when the State by the affirmative exercise of its power so restrains an individual's liberty that it renders him unable to care for himself, and at the same time fails to provide for his basic human needs -- e.g., food, clothing, shelter, medical care, and reasonable safety ... In the substantive due process analysis, it is the State's affirmative act of restraining the individual's freedom to act on his own behalf -- through incarceration, institutionalization, or other similar restraint of personal liberty -- which is the "deprivation of liberty" triggering the protections of the Due Process Clause, not its failure to act to protect his liberty interests against harms inflicted by other means.

DeShaney, 489 U.S. at 200 (citations and footnote omitted).

 

The City officers did not take Shala into custody or restrain her freedom to act on her own behalf. Rather, the officers, at Shala's request, accompanied her to her home so that she could pack her belongings and leave. The Sixth Circuit defines "custody" as "the 'intentional application of physical force and show of authority made with the intent of acquiring physical control.'" Cartwright, 336 F.3d at 491-92 [*817] (quoting Ewolski v. City of Brunswick, 287 F.3d 492, 506 (6th Cir. 2002)). The facts of this case do not fit that definition.

 

Moreover, despite Plaintiff's arguments to the contrary, the custodial exception does not apply merely because the City officers were aware of Shala's predicament or from their intent to help her. As the DeShaney Court observed, "the affirmative duty to protect arises not from the State's knowledge of the individual's predicament or from its expressions of intent to help him, but from the limitation which it has imposed on [the individual's] freedom to act on his own behalf." DeShaney, 489 U.S. at 200.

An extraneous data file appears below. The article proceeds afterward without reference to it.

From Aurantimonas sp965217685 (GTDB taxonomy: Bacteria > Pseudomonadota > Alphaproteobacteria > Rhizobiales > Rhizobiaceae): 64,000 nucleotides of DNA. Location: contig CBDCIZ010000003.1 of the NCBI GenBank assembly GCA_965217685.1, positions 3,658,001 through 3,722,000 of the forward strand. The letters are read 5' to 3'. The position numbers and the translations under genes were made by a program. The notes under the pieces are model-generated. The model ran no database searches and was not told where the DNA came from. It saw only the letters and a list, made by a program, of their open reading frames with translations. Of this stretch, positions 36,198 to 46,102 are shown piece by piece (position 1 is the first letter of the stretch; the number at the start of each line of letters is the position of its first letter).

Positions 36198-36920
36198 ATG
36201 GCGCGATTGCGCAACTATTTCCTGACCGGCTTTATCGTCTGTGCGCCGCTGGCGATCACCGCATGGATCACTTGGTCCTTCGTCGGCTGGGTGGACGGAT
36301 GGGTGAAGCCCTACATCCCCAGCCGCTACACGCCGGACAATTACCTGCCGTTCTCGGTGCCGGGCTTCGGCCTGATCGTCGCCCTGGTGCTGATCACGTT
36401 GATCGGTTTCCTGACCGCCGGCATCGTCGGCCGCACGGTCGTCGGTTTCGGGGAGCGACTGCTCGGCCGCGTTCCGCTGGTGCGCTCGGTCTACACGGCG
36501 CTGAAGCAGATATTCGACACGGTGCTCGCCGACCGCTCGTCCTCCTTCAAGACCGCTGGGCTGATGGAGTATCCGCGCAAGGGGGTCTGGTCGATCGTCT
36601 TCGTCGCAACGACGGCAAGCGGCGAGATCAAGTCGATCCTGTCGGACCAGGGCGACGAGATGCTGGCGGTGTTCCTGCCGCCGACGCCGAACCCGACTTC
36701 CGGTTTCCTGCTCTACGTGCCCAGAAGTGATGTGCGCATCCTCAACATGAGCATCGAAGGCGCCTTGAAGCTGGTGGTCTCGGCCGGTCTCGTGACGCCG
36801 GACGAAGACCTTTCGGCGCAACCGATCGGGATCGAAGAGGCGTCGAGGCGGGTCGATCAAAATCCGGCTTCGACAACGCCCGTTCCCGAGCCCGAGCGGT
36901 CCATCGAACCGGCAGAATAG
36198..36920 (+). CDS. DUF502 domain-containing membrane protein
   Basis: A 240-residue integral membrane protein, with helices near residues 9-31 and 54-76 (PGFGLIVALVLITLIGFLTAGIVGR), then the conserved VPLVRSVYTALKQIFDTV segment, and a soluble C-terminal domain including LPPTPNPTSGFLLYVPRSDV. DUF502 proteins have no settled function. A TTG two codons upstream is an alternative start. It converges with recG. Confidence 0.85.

B. State-Created Danger Exception

 

Plaintiff also argues that the state-created danger exception to DeShaney applies under the facts of this case. Specifically, Plaintiff contends that the officers "enhanced the danger" Shala faced because they "lulled [her] into a totally false sense of security by their presence at the scene." Plaintiff further contends that Shala would never have gone to her home to remove her personal property and her children without police protection. (Pl.'s Resp. at 7.)

 

To show a state-created danger, the Sixth Circuit requires Plaintiff to show:

1) an affirmative act by the state which either created or increased the risk that the plaintiff [was] exposed to ...; 2) a special danger to the plaintiff wherein the state's actions placed the plaintiff specifically at risk, as distinguished from a risk that affects the public at large; and 3) the state knew or should have known that its actions specifically endangered the plaintiff.

Cartwright, 336 F.3d at 493.

As to the first element, Plaintiff does not complain about the police officers' affirmative acts. Rather, she complains about their failure to: 2) run a warrant check on Dwayne Gee; 1) establish a plan to secure the scene at the house before or after arrival; 3) ascertain that Dwayne Gee had physical possession of an illegal weapon, was in violation of probation, and should be arrested; and 4) secure or segregate Dwayne Gee in a way that would prohibit him from having physical contact with his wife while she was moving in and out of the house. (Compl. at P 19(a)-(m).) The Sixth Circuit has observed that [a "failure to act is not an affirmative act under the state-created danger theory." Id. Because her substantive due process claim is based on the Inkster police officers' alleged failure to act, Plaintiff has failed to state a claim that fits under the state-created danger exception to DeShaney. See Sargi v. Kent City Bd. of Educ., 70 F.3d 907, 912-13 (6th Cir. 1995) (finding that the plaintiff's allegations that the defendants failed to provide bus drivers with a plan or policy to manage medical emergencies on their buses and failing to communicate the decedent's medical condition to her school bus driver did not state "affirmative action that exposed decedent to any danger to which she was not already exposed" and thus there was "no state-created danger"); Gazette v. City of Pontiac, 41 F.3d 1061, 1064 (6th Cir. 1994) (rejecting arguments that the defendants' failure to rescue a kidnap victim and the defendant police officer's decision not to investigate the car wash where the victim was last seen or her bank account and then lying about it made the victim more vulnerable to danger than she would otherwise have been, and finding that the defendants "did not 'create the danger' in which the victim found herself").